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Oswegoscott. That's a correct post. Since the barrel is normally aimed slightly upward, the bullet does, indeed, rise slightly after it leaves the barrel, but it bullet never rises above the axis of the barrel. What you get is a compasiation of you scope in most cases. e.g. if the center point of your scope to the center point of your barrel is 2" and you sight in your rifle at 100 you will have to compansate for that 2" lower point of aim by raising your barrel. Hope this clariefies somethings!
 

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Discussion Starter #15
A bullet doesn't have 2 "zeros". It can't hit target center at 25 and again at 200!
Actually EVERY bullet has 2 zeros because the sight is mounted above the barrel and no matter what your zero range is the bullet will spend most of its time above your line of sight before it gets to the zero range. See figure B in this article:

External Ballistics - Hornady Manufacturing, Inc

Because the bullet follows a parabolic curve the bullet leaves the barrel and goes above the line of sight and then drops into the target. The spot where the line if sight and the bullet intersect initally is the first zero and it varies depending on how high your scope (or iron sight) is mounted above the barrel.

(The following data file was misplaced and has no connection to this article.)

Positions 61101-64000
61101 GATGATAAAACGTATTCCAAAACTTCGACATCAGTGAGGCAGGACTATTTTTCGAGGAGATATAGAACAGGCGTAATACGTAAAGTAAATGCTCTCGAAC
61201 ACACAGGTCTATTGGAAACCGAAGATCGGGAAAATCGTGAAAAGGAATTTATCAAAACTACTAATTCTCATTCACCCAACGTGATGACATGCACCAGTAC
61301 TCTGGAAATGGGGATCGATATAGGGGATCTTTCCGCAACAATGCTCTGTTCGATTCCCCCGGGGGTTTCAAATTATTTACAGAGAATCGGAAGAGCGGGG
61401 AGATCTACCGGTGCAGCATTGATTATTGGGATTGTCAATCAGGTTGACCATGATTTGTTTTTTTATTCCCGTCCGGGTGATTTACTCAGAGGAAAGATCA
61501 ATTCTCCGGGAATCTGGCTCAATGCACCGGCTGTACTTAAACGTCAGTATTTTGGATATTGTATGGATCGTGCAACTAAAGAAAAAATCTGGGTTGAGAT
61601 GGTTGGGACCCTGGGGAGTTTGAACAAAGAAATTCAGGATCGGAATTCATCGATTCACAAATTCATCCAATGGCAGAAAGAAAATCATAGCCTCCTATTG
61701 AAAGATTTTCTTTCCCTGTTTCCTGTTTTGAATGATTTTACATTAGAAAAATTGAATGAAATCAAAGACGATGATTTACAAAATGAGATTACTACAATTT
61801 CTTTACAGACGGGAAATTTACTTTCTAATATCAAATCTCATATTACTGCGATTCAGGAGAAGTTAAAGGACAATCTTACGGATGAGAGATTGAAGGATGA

On another note thanks for the feed back on the zero, yes I need to check the pattern before I can figure this, if I have a 3 MOA pattern it will make more sense to zero at 100.
 

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View attachment 1612

WRONG. A bullet doesn't rise. The barrel is raised above the plane to increase range
Not sure where you came up with that chart but it has nothing to do with a rifle. I spent 27 years with m16 and M4's I know how to zero one using any of the rounds supplied. On the 25 meter zero the aim point is about 2 1/2 low for a correct 100 meter zero. The zero target has a second imposed zero on it for that reason.
The second way of doing it they abandoned some years ago The rear sight was adjusted to made up the difference you will see some that still have a Z stamped in them.
On 25 meter range you set it there zeroed then returned it to normal. They got away form it because it cause to much confusion and went back to use a zero target.
Ever here the term Flat shooter? Some rounds like the 308 are often called that because they had a lower rise and fall than the 30.06.
The AK has a heavy bullet with little to push it so it has a flight path of a well thrown rock
This is the correct one you are wrong on this one.
rsballistics_0303a.jpg
 

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I think someone should specify which someone